Increasingly, Gandhi ruled with an authoritarian hand, and corruption was rife within her administration. She was found guilty of a minor infraction, and then there were demands for her resignation. Gandhi responded by calling for a state of emergency which allowed her more central control, in particular of states ruled by opposition parties. In 1977, though, her popularity slumped, and the Congress Party lost an election. Subsequent efforts by opponents to bring her to trial only served to gain her more support, and in 1980 she won a landslide election. That same year, her son Sanjay, who had been serving as chief political adviser, died in a plane crash. Thereafter, Indira’s younger son, Rajiv, took over as Indira’s heir apparent. (He would become prime minister on the death of his mother, and then be assassinated himself in 1991.)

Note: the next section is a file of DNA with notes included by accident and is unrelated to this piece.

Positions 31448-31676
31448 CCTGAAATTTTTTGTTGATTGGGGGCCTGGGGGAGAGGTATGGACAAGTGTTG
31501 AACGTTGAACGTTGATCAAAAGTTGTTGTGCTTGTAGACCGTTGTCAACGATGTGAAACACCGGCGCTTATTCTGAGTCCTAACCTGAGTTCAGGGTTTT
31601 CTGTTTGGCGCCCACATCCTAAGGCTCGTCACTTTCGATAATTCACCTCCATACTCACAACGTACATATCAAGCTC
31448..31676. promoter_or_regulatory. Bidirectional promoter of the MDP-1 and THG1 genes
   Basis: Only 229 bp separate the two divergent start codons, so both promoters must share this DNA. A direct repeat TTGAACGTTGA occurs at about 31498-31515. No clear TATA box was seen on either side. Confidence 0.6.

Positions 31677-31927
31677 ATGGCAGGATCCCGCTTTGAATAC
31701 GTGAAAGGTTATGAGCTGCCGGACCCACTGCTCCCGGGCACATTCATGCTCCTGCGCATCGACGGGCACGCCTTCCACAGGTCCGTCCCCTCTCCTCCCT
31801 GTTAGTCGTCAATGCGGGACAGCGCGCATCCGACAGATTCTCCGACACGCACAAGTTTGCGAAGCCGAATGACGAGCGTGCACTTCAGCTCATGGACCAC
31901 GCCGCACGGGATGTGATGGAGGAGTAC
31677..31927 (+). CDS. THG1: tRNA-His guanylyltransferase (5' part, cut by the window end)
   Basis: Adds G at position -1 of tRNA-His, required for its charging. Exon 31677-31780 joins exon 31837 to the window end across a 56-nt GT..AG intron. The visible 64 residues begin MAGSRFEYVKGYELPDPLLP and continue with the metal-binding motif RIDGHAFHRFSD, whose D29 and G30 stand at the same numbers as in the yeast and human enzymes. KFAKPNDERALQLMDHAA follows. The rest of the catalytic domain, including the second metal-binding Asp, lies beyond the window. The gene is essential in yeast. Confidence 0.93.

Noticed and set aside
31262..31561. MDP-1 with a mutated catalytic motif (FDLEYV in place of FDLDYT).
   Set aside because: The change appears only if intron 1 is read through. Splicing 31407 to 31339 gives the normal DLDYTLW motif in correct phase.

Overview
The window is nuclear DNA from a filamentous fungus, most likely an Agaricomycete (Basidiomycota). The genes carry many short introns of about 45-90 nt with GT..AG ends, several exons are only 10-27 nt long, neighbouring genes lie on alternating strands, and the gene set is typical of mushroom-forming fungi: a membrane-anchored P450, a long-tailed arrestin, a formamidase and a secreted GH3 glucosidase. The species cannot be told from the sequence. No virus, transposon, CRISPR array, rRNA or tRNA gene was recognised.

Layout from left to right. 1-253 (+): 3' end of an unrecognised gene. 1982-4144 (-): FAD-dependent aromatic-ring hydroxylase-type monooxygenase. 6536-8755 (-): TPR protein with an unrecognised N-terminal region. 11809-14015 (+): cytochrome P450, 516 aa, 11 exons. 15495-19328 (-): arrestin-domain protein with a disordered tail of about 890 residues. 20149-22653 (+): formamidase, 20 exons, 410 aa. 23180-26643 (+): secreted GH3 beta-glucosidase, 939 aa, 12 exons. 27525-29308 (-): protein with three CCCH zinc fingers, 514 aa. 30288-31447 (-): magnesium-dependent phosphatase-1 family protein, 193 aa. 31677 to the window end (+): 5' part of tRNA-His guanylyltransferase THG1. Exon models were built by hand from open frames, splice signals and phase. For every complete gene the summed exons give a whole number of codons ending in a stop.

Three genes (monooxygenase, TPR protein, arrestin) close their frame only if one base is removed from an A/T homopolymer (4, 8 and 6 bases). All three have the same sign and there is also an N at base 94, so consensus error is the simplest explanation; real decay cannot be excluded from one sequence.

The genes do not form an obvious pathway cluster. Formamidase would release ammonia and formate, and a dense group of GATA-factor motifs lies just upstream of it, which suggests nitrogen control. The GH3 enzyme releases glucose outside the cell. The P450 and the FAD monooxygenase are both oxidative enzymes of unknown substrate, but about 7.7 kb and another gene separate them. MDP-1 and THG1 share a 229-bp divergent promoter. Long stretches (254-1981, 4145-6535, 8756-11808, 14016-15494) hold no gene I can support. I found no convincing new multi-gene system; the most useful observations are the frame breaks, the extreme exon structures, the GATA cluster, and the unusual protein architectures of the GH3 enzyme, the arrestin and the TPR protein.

In the new term of office, Gandhi was preoccupied by efforts to resolve political problems in the state of Punjab. In an attempt to crush the secessionist movement of Sikh militants, led by Jarnail Singh Bindranwale, she ordered an assault upon the holiest Sikh shrine in Amritsar, the Golden Temple. ‘Operation Bluestar’, as it was called, in June 1984, led to the death of Bindranwale and many civilians, and caused damage to the sacred Golden Temple itself. Many Sikhs bitterly resented Gandhi for the attack, and she was assassinated by two of her own Sikh bodyguards on 31 October 1984. Further information can be found at Wikipedia, Cultural India, a New York Times obituary, a Guardian review of a modern biography, the BBC, or a Googlebooks preview of Mother India: A Political Biography of Indira Gandhi by Pranay Gupte.